Baseball fans, rejoice. Los Angeles Dodgers legend Vin Scully will return for a 67th season in the broadcasting booth.
Rest easy, baseball fans. Vin Scully is not hanging up his microphone just yet. During Friday night's game against the Cubs, the Dodgers announced that the legendary broadcaster will return in 2016, for his 67th season of calling games. I say this every time: this is the happiest day of the year, because no single figure in all of baseball is as capable of bringing so many people—fans of not just of the Dodgers, but of the game and its rhythms—so much comfort and joy.
Here’s how the Dodgers announced Scully’s return in Dodger Stadium during Los Angeles's 4–1 victory against the Chicago Cubs:
Here's the 87-year-old Scully, telling viewers of his decision:
Via Dodgers Insider, here's a further statement from Scully:
“I talked it over with my wife, Sandi, and my family and we’ve decided to do it again in 2016,” Scully said. “There’s no place like home and Dodger Stadium and we look forward to being a part of it with all of our friends.”
Last year, Scully announced his return in late July. He delayed his decision this year in part due to a cold, which caused him to forego his early-innings simulcasts on radio. In the hours before Friday’s game, rumor that he would make an announcement circulated when Cubs manager Joe Maddon met with Scully pre-game and then told ESPN Chicago’s Jesse Rogers that the moment of truth was forthcoming. The Orange County Register’s Mark Whicker reported that Maddon tipped the venerable broadcaster’s hand, saying, “I was happy about what he said.” So was the Dodger Stadium crowd, which greeted the announcement with a standing ovation as the stadium PA played “Dancing in the Streets.”
A protégé of the great Red Barber, Scully has been calling Dodger games since 1950, when the team was still based in Brooklyn and had yet to win a World Series (for more on Scully’s early years, see Robert Creamer’s 1964 profile of “The Transistor Kid”, and David J. Halberstam's more recent feature). During an illustrious career that has also included stints at CBS and NBC, and forays into coverage of the NFL, golf and tennis, he has called 25 World Series, 12 All-Star Games and 19 no-hitters. Those no-hitters include all four of Sandy Koufax's, Clayton Kershaw's last June 18, and Don Larsen's perfect game in the 1956 World Series. Among his other signature moments are calling the Dodgers' first championship in ‘55, Hank Aaron's 715th home run in ‘74, Bill Buckner’s critical error in Game 6 of the 1986 World Series and Kirk Gibson’s pinch-homer in Game 1 of the 1988 World Series. In ‘82—almost half a career ago—the National Baseball Hall of Fame presented Scully with the Ford C. Frick Award, which is the highest honor for baseball broadcasters.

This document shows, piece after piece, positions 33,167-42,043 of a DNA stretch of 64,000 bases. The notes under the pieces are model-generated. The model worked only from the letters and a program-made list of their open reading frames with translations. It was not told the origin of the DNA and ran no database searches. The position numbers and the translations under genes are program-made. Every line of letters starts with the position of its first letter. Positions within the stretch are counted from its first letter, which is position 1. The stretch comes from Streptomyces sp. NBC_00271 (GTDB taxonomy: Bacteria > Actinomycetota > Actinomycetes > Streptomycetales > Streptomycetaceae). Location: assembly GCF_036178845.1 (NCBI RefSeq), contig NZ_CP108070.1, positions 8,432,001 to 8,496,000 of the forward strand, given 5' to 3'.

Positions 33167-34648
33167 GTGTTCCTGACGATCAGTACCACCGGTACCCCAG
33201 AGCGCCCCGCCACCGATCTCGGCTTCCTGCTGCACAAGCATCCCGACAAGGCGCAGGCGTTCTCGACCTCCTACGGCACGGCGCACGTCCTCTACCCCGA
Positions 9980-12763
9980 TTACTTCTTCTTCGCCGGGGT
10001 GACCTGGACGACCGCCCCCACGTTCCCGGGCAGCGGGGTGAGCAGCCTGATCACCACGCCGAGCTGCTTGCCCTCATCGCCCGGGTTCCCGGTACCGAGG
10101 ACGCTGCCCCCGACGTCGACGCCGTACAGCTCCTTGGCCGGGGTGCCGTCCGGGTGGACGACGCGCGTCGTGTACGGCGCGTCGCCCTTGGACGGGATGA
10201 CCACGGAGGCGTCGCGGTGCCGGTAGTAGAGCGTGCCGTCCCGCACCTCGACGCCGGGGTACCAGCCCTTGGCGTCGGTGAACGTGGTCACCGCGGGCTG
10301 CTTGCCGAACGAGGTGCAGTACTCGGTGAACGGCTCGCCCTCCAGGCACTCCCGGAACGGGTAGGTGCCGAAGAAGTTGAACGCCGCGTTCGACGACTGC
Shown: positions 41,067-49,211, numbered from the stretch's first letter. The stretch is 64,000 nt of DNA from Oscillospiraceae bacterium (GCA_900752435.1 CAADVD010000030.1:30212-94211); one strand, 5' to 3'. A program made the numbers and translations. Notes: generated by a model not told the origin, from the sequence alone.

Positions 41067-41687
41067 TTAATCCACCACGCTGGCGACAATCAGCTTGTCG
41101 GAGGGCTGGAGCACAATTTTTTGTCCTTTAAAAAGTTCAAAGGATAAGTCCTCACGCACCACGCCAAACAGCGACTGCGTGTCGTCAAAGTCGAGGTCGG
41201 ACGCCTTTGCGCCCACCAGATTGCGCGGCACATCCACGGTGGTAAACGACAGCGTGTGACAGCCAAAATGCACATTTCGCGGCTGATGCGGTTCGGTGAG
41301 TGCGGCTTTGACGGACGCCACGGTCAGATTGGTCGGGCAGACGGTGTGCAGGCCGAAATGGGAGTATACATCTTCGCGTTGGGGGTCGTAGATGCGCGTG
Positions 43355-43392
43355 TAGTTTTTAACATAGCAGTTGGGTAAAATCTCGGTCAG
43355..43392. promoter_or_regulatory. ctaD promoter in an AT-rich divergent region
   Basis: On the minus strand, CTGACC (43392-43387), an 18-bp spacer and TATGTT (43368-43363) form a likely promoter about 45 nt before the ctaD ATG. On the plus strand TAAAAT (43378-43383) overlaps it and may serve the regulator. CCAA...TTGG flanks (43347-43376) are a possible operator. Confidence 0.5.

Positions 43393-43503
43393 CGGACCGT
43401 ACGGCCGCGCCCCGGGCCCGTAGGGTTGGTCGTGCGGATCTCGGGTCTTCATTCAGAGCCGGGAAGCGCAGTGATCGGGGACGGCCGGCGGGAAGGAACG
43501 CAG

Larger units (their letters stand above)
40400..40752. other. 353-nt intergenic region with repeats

Scully is the Dodger organization's remaining link to the days of Jackie Robinson, and so he is in particularly fine form when baseball celebrates its annual day in recognition of Robinson breaking major league baseball's color line every April 15. No matter how many times you've heard Scully tell the story of outfielder Gene Hermanski suggesting to his teammates that every Dodger wear number 42 to confuse a potential sniper—thereby turning the modern-day of wearing Robinson's uniform number into an act of defiance—or his tale of racing Robinson on ice skates, it's worth hearing again. To this ear, which first encountered Scully calling Don Sutton’s 50th career shutout during a car ride to California in the summer of ‘79, he's about more than just calling the big moments. His continued presence underscores the comforts of the game’s day-to-day familiarity.
In recent years, Scully has dialed back his workload such that he no longer works the team's regular season road games outside of California, a small concession to the grind of travel on a man in his ninth decade. Alas, a dispute between Time Warner Cable and DirecTV over the carriage fees of the team's SportsNet LA channel, which launched in 2014, has prevented Dodgers games from being available to about two-thirds of the region. A potential Time Warner-Comcast merger that could have helped break the impasse fell apart in April. Since then, a pending merger between Charter Communications and Time Warner has brought SNLA to another 300,000 subscribers while offering hope that a deal to reach the rest of the region could be in place for ‘16.
That’s a problem for another day. For the moment, it’s enough to celebrate Scully’s return for a 67th season!